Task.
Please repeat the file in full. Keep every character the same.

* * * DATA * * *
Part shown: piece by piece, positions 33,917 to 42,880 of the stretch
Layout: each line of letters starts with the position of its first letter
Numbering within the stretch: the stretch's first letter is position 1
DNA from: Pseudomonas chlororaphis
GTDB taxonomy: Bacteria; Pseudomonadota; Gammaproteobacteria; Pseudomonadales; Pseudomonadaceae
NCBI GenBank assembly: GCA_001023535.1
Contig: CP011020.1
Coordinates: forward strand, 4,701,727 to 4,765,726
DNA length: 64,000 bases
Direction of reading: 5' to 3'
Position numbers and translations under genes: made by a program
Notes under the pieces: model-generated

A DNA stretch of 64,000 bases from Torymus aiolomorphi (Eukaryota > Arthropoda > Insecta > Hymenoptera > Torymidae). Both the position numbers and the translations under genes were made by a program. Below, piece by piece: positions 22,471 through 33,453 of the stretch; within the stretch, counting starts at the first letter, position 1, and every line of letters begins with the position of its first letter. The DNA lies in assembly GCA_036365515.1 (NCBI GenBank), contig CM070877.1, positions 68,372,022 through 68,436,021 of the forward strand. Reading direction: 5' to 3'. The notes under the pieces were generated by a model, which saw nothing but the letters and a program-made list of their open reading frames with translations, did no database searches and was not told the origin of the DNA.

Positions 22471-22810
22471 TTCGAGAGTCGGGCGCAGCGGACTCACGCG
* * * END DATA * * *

Part shown: piece by piece, positions 33,917 to 42,880 of the stretch
Layout: each line of letters starts with the position of its first letter
Numbering within the stretch: the stretch's first letter is position 1
DNA from: Pseudomonas chlororaphis
GTDB taxonomy: Bacteria; Pseudomonadota; Gammaproteobacteria; Pseudomonadales; Pseudomonadaceae
NCBI GenBank assembly: GCA_001023535.1
Contig: CP011020.1
Coordinates: forward strand, 4,701,727 to 4,765,726
DNA length: 64,000 bases
Direction of reading: 5' to 3'
Position numbers and translations under genes: made by a program
Notes under the pieces: model-generated

A DNA stretch of 64,000 bases from Torymus aiolomorphi (Eukaryota > Arthropoda > Insecta > Hymenoptera > Torymidae). Both the position numbers and the translations under genes were made by a program. Below, piece by piece: positions 22,471 through 33,453 of the stretch; within the stretch, counting starts at the first letter, position 1, and every line of letters begins with the position of its first letter. The DNA lies in assembly GCA_036365515.1 (NCBI GenBank), contig CM070877.1, positions 68,372,022 through 68,436,021 of the forward strand. Reading direction: 5' to 3'. The notes under the pieces were generated by a model, which saw nothing but the letters and a program-made list of their open reading frames with translations, did no database searches and was not told the origin of the DNA.

Positions 22471-22810
22471 TTCGAGAGTCGGGCGCAGCGGACTCACGCG